Atheist goes into Scientology center experience
- Published on: 3/28/2015
- I went to the scientology center on Hollywood Blvd. during my trip to LA. I went in with an open and mind and everything that I've heard about Scientology being a money making scam seemed to be true. I think Scientology is crazy like any other religion, But the way they try to sell you their courses seemed more like a business then a church. They tried to give me an e meter test. But I said it was too long. And I spoke one on one with the scientologist manager at the location. He used a lot pseudoscience to try to persuade me.
The back ground information from Wikipedia
Scientology is a body of beliefs and related practices created by science fiction writer L. Ron Hubbard (1911–1986), beginning in 1952 as a successor to his earlier self-help system, Dianetics. Hubbard characterized Scientology as a religion, and in 1953 he incorporated the Church of Scientology in Camden, New Jersey.
Scientology teaches that people are immortal beings who have forgotten their true nature. Its method of spiritual rehabilitation is a type of counselling known as auditing, in which practitioners aim to consciously re-experience painful or traumatic events in their past in order to free themselves of their limiting effects. Study materials and auditing sessions are made available to members on a fee-for-service basis, which the church describes as a "fixed donation". Scientology is legally recognized as a tax-exempt religion in the United States, South Africa, Australia, Sweden, the Netherlands, New Zealand, Portugal, and Spain; the Church of Scientology emphasizes this as proof that it is a bona fide religion. In contrast, the organization is considered a commercial enterprise in Switzerland, a cult (secte) in France and Chile, and a non-profit in Norway, and its legal classification is often a point of contention.
A large number of organizations overseeing the application of Scientology have been established, the most notable of these being the Church of Scientology. Scientology sponsors a variety of social-service programs. These include the Narconon anti-drug program, the Criminon prison rehabilitation program, the Study Tech education methodology, the Volunteer Ministers, the World Institute of Scientology Enterprises, and a set of moral guidelines expressed in a booklet called The Way to Happiness.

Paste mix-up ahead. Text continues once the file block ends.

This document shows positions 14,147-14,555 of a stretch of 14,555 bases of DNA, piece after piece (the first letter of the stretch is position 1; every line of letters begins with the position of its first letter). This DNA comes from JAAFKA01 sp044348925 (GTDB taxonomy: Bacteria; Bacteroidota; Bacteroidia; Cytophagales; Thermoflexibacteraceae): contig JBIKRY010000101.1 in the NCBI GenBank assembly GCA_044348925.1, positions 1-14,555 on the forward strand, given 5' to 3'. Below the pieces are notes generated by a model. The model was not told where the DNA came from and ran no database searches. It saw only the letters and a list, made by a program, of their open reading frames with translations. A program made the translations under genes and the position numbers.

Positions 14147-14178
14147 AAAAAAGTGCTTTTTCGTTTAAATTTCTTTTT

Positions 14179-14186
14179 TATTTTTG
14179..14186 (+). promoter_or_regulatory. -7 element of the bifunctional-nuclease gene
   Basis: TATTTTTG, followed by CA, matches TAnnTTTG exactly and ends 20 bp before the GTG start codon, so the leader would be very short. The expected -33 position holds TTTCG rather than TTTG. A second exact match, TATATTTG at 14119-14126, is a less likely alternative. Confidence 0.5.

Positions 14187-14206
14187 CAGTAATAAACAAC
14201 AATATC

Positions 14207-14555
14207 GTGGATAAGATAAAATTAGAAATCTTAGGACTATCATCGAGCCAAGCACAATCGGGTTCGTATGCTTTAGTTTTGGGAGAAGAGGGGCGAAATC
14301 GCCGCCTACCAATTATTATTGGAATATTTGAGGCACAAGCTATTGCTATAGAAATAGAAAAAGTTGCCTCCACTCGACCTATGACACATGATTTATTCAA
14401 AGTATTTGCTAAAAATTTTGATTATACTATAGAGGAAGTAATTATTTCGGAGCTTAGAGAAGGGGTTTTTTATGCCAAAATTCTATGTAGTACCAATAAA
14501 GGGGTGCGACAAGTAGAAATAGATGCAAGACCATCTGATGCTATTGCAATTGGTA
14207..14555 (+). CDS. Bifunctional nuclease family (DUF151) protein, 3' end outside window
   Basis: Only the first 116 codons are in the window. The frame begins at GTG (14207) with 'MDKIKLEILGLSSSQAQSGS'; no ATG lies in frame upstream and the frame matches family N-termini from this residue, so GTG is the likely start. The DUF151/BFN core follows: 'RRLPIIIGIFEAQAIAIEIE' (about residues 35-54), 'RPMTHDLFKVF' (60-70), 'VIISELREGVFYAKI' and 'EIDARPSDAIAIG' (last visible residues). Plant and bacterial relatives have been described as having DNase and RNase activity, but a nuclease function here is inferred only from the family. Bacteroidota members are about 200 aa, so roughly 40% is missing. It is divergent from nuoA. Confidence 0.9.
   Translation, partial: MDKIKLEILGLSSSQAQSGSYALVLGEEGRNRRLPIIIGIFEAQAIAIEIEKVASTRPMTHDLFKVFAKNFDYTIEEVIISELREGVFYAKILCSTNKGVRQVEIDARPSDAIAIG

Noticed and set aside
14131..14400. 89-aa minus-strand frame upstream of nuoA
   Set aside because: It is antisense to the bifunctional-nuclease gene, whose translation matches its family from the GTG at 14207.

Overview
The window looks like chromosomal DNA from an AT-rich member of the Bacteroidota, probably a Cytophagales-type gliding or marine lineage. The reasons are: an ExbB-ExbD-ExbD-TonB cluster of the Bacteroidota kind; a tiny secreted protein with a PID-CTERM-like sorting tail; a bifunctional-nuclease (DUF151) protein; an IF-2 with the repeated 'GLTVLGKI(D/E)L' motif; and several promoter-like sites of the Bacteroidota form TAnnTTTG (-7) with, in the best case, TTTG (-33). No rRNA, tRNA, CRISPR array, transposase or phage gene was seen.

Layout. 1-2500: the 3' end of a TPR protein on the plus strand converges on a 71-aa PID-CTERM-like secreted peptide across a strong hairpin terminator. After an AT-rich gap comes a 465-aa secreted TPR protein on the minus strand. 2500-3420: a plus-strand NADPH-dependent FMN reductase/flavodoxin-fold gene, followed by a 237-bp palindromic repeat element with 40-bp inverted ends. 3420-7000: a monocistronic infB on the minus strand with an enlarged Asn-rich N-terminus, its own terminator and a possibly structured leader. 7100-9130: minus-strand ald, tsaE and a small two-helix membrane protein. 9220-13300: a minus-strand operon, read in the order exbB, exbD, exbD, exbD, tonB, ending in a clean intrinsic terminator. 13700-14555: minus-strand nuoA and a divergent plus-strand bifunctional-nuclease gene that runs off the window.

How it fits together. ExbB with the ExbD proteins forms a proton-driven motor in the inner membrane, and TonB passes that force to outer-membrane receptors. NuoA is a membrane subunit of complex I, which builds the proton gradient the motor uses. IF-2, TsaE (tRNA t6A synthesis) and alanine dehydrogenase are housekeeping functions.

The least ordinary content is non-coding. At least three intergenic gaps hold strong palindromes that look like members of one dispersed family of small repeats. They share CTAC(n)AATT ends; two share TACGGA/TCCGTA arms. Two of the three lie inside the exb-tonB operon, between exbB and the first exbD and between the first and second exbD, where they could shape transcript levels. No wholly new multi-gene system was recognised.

Scientology is one of the most controversial new religious movements to have arisen in the 20th century. The church is often characterized as a cult, and it has faced harsh scrutiny for many of its practices, which, critics contend, include brainwashing and routinely defrauding its members, as well as attacking its critics and perceived enemies with psychological abuse, character assassination, and costly lawsuits. In response, Scientologists have argued that theirs is a genuine religious movement that has been misrepresented, maligned, and persecuted. The Church of Scientology has consistently used litigation against its critics, and its aggressiveness in pursuing its foes has been condemned as harassment. Further controversy has focused on Scientology's belief that souls ("thetans") reincarnate and have lived on other planets before living on Earth and that some of the related teachings are not revealed to practitioners until they have paid thousands of dollars to the Church of Scientology. Another controversial belief held by Scientologists is that the practice of psychiatry is destructive and abusive and must be abolished.